Private injuries not only are separated from public considerations
such narratives, but narratives of poverty and exclusion have become
objects of scorn.

Similarly, all noncommercial public spheres where such stories might
get heard are viewed with contempt, a perfect supplement to the
chilling indifference to the plight of the disadvantaged and
disenfranchised.

Any viable struggle against the authoritarian forces that dominate
the United States must make visible the indignity and injustice of
these narratives and the historical, political, economic, and cultural
conditions that produce them.

This suggests a critical analysis of how various educational forces
in American society are distracting and mis-educating the public.

Dominant political and cultural responses to current events, such as
the ongoing economic crisis, income inequality, health care reform,
Hurricane Sandy, the war on terror, the Boston Marathon bombing,
and the crisis of public schools in Chicago, Philadelphia, and other
cities, represent flashpoints that reveal a growing disregard for
people’s democratic rights, public accountability, and civic values.

As politics is disconnected from its ethical and material moorings, it
becomes easier to punish and imprison young people than to educate them.

From the inflated rhetoric of the political right to market-driven
media peddling spectacles of violence, the influence of these
criminogenc and death-saturated forces in everyday life is
undermining our collective security by justifying cutbacks to social
supports and restricting opportunities for democratic resistance.

Saturating mainstream discourses with anti-public narratives,
the neoliberal machinery of social death effectively weakens
public supports and prevents the emergence of much needed,
new ways of thinking and speaking about politics in the twenty-
first century.

But even more than neutralizing collective opposition to the growing
control and wealth of predatory financial elites, which now wield
power across all spheres of U.S. society, responses to social issues
are increasingly dominated by a malignant characterization of
marginalized groups as disposable populations.

All the while zones of abandonment accelerate the technologies
and mechanisms of disposability.

One consequence is the spread of a culture of cruelty in which human
suffering is not only tolerated, but viewed as part of the natural
order of things.

Before this dangerously authoritarian mindset has a chance to take
hold of our collective imagination and animate our social institutions,
it is crucial that all Americans think critically and ethically about the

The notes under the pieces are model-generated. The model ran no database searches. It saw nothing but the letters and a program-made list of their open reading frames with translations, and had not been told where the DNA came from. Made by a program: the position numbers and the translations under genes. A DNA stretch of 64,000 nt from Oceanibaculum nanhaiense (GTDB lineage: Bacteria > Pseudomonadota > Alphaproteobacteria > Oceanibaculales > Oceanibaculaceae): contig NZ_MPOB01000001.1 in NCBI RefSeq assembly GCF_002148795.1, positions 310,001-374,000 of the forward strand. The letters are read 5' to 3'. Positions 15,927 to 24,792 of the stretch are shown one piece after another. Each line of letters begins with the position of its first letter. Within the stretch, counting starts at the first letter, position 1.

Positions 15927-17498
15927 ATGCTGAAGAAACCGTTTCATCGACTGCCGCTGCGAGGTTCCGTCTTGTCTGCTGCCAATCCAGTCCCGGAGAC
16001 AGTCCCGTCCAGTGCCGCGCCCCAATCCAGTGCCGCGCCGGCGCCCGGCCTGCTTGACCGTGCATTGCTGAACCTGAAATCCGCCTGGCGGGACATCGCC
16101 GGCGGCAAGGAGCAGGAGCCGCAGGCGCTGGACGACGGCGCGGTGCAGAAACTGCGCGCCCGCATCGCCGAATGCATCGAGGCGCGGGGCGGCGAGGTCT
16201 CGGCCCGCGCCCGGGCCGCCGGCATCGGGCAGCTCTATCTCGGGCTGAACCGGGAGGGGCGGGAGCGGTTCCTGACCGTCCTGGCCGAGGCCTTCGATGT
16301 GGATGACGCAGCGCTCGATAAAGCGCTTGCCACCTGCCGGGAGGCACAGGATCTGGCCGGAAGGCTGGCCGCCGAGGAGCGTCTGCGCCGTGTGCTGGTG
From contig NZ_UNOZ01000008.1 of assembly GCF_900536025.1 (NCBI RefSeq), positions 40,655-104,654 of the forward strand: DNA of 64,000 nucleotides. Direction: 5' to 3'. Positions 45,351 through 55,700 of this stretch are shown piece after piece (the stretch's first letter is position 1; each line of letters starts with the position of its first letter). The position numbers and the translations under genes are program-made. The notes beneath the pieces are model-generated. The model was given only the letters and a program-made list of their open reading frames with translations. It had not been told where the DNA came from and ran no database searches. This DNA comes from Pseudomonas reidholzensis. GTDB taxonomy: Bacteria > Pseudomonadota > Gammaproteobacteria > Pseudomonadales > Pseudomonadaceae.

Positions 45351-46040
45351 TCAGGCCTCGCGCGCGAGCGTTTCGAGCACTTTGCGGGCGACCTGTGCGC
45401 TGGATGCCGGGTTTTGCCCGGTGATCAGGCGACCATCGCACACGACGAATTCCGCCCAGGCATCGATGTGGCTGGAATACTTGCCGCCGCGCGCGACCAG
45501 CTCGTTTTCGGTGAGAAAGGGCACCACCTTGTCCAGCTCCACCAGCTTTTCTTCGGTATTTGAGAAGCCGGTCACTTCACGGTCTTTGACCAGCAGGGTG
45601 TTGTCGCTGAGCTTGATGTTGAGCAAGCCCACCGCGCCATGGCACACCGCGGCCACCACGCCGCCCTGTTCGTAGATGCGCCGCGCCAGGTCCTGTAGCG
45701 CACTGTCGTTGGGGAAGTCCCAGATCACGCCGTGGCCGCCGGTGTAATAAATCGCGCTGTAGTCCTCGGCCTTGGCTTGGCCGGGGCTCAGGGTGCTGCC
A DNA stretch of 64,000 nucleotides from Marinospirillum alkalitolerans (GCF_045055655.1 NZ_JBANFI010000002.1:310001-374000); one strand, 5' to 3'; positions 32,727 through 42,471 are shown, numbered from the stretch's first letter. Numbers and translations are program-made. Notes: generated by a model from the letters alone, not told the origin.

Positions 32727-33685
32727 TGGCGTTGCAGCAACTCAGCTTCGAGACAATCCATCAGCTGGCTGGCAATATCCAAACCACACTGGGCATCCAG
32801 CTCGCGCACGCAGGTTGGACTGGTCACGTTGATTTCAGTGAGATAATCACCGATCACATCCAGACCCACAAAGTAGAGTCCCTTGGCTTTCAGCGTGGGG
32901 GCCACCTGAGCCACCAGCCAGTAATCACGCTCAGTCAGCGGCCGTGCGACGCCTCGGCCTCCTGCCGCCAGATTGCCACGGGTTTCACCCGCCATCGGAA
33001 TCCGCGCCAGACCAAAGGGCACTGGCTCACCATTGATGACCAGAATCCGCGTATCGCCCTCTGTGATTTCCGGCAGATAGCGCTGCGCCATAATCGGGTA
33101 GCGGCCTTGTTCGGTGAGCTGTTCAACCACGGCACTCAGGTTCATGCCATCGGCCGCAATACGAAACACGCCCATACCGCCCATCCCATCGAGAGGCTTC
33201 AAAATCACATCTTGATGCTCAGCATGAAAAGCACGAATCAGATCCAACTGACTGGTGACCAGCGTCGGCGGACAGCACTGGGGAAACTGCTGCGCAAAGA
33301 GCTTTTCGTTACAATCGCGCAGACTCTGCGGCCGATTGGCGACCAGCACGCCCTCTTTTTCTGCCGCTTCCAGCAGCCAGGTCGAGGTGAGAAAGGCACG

coercive forces shaping U.S. culture, and focus our energy on what
can be done to change them.

It will not be enough only to expose the falseness of the stories
we are told.

We also need to create alternative narratives about what the
promise of democracy might be for our children and ourselves.

This demands a break from established political parties, the
creation of alternative public spheres in which to produce
democratic narratives and visions, and a notion of politics
that is educative, one that takes seriously how people interpret
and mediate the world, how they see themselves in relation to
others, and what it might mean to imagine otherwise in order
to act otherwise.

Why are millions not protesting in the streets over these barbaric
policies that deprive them of life, liberty, justice, equality, and
dignity?

What are the pedagogical technologies and practices at work that
create the conditions for people to act against their own sense of
dignity, agency, and collective possibilities?

Progressives and others need to make education central to any
viable sense of politics so as to make matters of remembrance
and consciousness central elements of what it means to be critical
and engaged citizens.

There is also a need for social movements that invoke stories as
a form of public memory, stories that have the potential to move
people to invest in their own sense of individual and collective
agency, stories that make knowledge meaningful in order to make
it critical and transformative.

If democracy is to once again inspire a populist politics, it is crucial
to develop a number of social movements in which the stories told
are never completed, but are always open to self and social
reflection, capable of pushing ever further the boundaries of our
collective imagination and struggles against injustice wherever they
might be.

Only then will the stories that now cripple our imaginations, politics,
and democracy be challenged and hopefully overcome.



Mr. Henry A. Giroux currently holds the Global TV Network Chair
Professorship at McMaster University in the English and Cultural
Studies Department and he is a Distinguished Visiting Professorship
at Ryerson University.

http://www.informationclearinghouse.info/article35822.htm